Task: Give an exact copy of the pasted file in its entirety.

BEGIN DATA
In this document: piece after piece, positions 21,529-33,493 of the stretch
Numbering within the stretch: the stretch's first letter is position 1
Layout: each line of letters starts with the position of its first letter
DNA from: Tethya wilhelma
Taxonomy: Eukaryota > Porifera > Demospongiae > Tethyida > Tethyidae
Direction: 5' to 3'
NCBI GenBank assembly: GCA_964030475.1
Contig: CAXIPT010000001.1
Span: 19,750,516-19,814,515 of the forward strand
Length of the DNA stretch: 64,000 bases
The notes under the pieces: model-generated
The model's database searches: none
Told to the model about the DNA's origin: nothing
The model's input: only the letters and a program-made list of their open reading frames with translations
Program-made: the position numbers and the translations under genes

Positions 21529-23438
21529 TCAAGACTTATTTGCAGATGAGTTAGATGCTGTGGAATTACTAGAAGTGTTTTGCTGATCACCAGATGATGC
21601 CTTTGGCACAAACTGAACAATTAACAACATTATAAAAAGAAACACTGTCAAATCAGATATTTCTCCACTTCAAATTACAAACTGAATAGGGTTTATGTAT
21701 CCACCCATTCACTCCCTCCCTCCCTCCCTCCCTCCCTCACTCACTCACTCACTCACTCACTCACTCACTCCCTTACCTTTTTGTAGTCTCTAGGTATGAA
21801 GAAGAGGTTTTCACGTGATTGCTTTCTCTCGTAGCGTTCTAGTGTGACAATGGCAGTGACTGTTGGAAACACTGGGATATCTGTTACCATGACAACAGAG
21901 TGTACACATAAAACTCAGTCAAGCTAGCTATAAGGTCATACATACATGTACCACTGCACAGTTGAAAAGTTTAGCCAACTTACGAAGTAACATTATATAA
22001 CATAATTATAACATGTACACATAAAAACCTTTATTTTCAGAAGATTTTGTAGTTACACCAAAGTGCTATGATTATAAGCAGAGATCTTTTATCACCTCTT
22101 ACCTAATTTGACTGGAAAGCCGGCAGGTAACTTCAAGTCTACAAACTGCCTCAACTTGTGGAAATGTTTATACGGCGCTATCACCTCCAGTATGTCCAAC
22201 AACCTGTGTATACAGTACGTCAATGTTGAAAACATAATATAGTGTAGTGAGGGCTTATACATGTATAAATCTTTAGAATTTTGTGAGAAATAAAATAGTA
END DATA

In this document: piece after piece, positions 21,529-33,493 of the stretch
Numbering within the stretch: the stretch's first letter is position 1
Layout: each line of letters starts with the position of its first letter
DNA from: Tethya wilhelma
Taxonomy: Eukaryota > Porifera > Demospongiae > Tethyida > Tethyidae
Direction: 5' to 3'
NCBI GenBank assembly: GCA_964030475.1
Contig: CAXIPT010000001.1
Span: 19,750,516-19,814,515 of the forward strand
Length of the DNA stretch: 64,000 bases
The notes under the pieces: model-generated
The model's database searches: none
Told to the model about the DNA's origin: nothing
The model's input: only the letters and a program-made list of their open reading frames with translations
Program-made: the position numbers and the translations under genes

Positions 21529-23438
21529 TCAAGACTTATTTGCAGATGAGTTAGATGCTGTGGAATTACTAGAAGTGTTTTGCTGATCACCAGATGATGC
21601 CTTTGGCACAAACTGAACAATTAACAACATTATAAAAAGAAACACTGTCAAATCAGATATTTCTCCACTTCAAATTACAAACTGAATAGGGTTTATGTAT
21701 CCACCCATTCACTCCCTCCCTCCCTCCCTCCCTCCCTCACTCACTCACTCACTCACTCACTCACTCACTCCCTTACCTTTTTGTAGTCTCTAGGTATGAA
21801 GAAGAGGTTTTCACGTGATTGCTTTCTCTCGTAGCGTTCTAGTGTGACAATGGCAGTGACTGTTGGAAACACTGGGATATCTGTTACCATGACAACAGAG
21901 TGTACACATAAAACTCAGTCAAGCTAGCTATAAGGTCATACATACATGTACCACTGCACAGTTGAAAAGTTTAGCCAACTTACGAAGTAACATTATATAA
22001 CATAATTATAACATGTACACATAAAAACCTTTATTTTCAGAAGATTTTGTAGTTACACCAAAGTGCTATGATTATAAGCAGAGATCTTTTATCACCTCTT
22101 ACCTAATTTGACTGGAAAGCCGGCAGGTAACTTCAAGTCTACAAACTGCCTCAACTTGTGGAAATGTTTATACGGCGCTATCACCTCCAGTATGTCCAAC
22201 AACCTGTGTATACAGTACGTCAATGTTGAAAACATAATATAGTGTAGTGAGGGCTTATACATGTATAAATCTTTAGAATTTTGTGAGAAATAAAATAGTA